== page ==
I have been to my fair share of EP launches, but, when I arrived at Matty Rea‘s ‘Paperclip’ launch, I knew this was going to be a special event. It was a beautiful spring evening, dripping in duskiness and the venue was St.
Mary’s Parish Church, Comber; that’s right you read correctly, a Parish Church! Matty was casual and cool when we arrived. Leather jacket in one hand, coffee in the other and a smile that would rival James Dean.
His set was beautifully accompanied by a brilliantly multi-talented band: violin, cello, guitar, piano and harp. The acoustics of the venue made Matty’s vocals MASSIVE! Especially when he performed ‘The Picture‘, a song from Matty’s debut EP ‘2 Souls’ and ‘One’ a fabulous new track from his most recent EP ‘Paperclip.’ (Available on iTunes and all music outlets as of end of May 2017.)
I was lucky enough to have a few minutes with Matty – after his adoring fans, (mostly girls), had finished taking pictures with him!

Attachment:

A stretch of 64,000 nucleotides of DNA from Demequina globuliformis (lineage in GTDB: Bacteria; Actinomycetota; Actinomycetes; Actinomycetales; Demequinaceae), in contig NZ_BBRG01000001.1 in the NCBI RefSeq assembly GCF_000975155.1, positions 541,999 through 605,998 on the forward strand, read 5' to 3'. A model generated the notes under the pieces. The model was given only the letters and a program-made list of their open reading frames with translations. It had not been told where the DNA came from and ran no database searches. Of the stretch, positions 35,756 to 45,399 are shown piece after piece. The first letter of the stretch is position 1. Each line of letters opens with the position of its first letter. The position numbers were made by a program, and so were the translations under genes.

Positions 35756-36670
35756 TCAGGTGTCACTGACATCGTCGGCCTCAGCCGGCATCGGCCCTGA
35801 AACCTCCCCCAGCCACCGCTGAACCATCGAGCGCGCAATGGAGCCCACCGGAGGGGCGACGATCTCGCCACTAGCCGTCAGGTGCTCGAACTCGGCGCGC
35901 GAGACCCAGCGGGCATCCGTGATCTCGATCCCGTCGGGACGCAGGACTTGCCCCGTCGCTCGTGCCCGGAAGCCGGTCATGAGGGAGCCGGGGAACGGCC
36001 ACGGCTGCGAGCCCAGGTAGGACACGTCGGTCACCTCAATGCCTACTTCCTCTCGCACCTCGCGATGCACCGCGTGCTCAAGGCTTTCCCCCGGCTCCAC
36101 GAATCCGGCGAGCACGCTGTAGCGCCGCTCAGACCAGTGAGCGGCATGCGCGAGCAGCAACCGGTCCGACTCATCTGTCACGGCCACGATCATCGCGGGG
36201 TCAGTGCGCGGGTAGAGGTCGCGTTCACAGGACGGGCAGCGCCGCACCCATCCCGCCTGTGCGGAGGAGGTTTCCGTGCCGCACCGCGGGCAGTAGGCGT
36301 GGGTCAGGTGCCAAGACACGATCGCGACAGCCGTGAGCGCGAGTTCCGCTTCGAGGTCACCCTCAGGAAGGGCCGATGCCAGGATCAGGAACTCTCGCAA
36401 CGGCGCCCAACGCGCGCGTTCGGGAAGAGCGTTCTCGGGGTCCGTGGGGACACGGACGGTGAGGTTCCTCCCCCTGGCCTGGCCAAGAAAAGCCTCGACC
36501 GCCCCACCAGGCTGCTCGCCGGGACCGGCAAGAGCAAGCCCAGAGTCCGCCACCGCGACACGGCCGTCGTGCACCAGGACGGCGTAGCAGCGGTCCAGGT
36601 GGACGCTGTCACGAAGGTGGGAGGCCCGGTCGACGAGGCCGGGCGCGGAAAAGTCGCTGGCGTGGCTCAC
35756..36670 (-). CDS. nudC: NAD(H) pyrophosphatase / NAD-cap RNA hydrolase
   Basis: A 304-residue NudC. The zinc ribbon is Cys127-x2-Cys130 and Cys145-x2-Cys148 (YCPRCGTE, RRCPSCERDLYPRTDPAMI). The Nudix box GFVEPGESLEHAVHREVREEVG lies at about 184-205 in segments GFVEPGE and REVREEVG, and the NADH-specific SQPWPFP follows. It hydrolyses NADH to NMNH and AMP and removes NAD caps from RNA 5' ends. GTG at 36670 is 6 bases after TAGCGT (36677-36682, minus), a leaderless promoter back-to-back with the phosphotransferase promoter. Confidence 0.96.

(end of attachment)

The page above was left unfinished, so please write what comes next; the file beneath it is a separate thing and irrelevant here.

Matty first got into music through playing the drums and after an encouraging word from a sound technician at The Pavilion in Belfast, he learnt guitar and started playing more ‘front of house’ gigs. Since then he has spent the last 3-4 years honing his music style and ‘finding himself’ while travelling, but, his big welcome into music came when he was a struggling backpacker in New Zealand, looking for work.
‘I picked up a guitar and kind of half-assed it, to be honest, you know ‘oh look at me, I can play Wonderwall’ and then I went travelling for a few years, lived in New Zealand in a little town Queenstown and couldn’t get any work and as a backpacker you will take any work. There were people from dishwashing to managing hotels, whatever was going and I could get nothing! So, my dad called me and said ‘son, I’ve got your bank balance here and you’ve got to start making money or you’ve got to go somewhere cheaper.’ A guy in the hostel had a guitar, I knew like 5 songs, so I went out into the street, busked and within an hour made roughly about 100 bucks and I thought ‘What is going on?!’ and that was it!’